Despite the rising prices of homes, this hasn’t stopped first-time homebuyers from jumping into the housing market.
Between January 2013 to May 2015, 620,000 homes were sold with first-time buyers scooping up about 45 per cent of them (280,000 homes), according to a recent Canadian Association of Accredited Mortgage Professionals (CAAMP) report.
While the majority of these first-time homebuyers were within the 25 to 34 age range, there were still a few first-time buyers who were older between the ages of 45 to 64.
For many first-time homebuyers, their average budget was $251,000 to $333,000, which many of them stuck to since the average amount spent was $318,000.
Many first-time homebuyers avoided paying mortgage default insurance with average down payments of $67,000, which is 21 per cent of the purchase price. To come up with a down payment, many first-time buyers (18 per cent) received help from family in the form of a gift or loan or they tapped into their RRSPs (10 per cent) or TFSA (five per cent).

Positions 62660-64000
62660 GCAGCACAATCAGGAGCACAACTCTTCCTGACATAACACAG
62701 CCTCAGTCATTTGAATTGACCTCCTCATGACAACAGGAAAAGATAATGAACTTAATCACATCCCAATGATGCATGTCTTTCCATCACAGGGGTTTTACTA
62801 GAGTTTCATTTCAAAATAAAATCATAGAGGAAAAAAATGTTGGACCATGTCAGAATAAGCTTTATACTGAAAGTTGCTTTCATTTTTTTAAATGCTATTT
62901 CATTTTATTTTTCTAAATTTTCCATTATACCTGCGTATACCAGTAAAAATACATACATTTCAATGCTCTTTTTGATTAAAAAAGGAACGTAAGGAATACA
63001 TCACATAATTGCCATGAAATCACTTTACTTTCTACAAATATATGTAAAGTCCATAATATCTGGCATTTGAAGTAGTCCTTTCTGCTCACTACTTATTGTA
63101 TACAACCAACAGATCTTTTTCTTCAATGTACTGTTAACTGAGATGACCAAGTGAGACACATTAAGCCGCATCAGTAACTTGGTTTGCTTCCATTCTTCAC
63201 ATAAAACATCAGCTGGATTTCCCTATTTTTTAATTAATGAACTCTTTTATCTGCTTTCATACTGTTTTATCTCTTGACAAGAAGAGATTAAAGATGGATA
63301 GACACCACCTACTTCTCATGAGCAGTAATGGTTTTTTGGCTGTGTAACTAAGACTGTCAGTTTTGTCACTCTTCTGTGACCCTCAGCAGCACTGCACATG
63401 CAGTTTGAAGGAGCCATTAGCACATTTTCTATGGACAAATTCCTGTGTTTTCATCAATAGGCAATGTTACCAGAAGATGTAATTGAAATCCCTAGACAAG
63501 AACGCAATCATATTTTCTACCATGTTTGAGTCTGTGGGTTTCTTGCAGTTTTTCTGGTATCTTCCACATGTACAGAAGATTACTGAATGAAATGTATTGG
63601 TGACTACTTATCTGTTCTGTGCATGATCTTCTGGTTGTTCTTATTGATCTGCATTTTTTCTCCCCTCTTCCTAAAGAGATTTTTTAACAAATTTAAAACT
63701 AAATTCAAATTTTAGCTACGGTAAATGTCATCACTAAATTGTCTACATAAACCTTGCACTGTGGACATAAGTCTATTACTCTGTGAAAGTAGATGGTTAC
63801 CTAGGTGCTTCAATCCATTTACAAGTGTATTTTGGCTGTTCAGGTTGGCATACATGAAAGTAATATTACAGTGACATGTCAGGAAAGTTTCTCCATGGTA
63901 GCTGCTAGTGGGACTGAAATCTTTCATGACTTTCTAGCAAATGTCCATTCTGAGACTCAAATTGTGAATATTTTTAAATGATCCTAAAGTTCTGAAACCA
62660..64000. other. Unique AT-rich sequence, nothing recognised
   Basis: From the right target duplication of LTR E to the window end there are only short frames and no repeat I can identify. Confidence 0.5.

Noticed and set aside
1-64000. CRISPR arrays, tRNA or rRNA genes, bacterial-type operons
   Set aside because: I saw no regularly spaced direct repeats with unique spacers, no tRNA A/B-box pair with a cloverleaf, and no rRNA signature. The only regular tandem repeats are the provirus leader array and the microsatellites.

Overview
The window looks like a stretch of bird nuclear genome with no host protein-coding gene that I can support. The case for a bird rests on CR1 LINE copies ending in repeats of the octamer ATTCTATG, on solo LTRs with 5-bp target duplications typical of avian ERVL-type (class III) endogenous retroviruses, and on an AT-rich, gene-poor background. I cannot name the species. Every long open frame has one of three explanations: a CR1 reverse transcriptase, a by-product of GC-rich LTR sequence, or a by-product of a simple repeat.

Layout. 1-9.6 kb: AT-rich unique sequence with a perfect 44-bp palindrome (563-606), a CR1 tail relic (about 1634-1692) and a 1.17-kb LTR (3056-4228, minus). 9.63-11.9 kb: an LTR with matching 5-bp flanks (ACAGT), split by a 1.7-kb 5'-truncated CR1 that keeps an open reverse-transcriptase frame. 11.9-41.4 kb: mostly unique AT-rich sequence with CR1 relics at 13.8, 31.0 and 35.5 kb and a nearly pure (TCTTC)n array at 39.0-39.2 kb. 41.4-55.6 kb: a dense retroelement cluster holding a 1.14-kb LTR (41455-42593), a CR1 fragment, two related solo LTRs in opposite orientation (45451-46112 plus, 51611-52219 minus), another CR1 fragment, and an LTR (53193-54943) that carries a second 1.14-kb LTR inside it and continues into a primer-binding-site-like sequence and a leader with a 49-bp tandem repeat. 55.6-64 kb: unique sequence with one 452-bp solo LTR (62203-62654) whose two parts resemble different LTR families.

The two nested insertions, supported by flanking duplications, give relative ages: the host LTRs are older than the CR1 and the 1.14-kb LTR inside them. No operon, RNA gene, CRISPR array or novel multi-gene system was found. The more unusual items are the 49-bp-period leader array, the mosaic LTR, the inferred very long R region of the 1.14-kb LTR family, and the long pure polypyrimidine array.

Deciding to purchase property is no easy decision with many first-time buyers saying they found buying a home as stressful (56 per cent), exciting (49 per cent) or educational (44 per cent). There’s lots to consider when buying a home, with the top issues being housing prices and their budgets, not finding properties they like and the property’s location.
Many first-time buyers are well prepared to buy a home with 75 per cent of them getting preapproval for their mortgages. They were also less concerned about competing with other buyers, falling home prices, mortgage qualification, down payments, a change in lifestyle or needing to make a snap decision on their home purchase.
More than half of first-time homebuyers ventured into the housing market to stop renting, but they are also buying to build equity or for appreciation (32 per cent) and to for the pride of being a homeowner (32 per cent).
Many recent homebuyers opted to lock down their mortgages with fixed rates (72 per cent) with the average interest rate for homebuyers at three per cent. Many opted for five-year terms and it’s expected they would have an amortization period of 22.7 years, but many homeowners expect to pay back their loan five years earlier.
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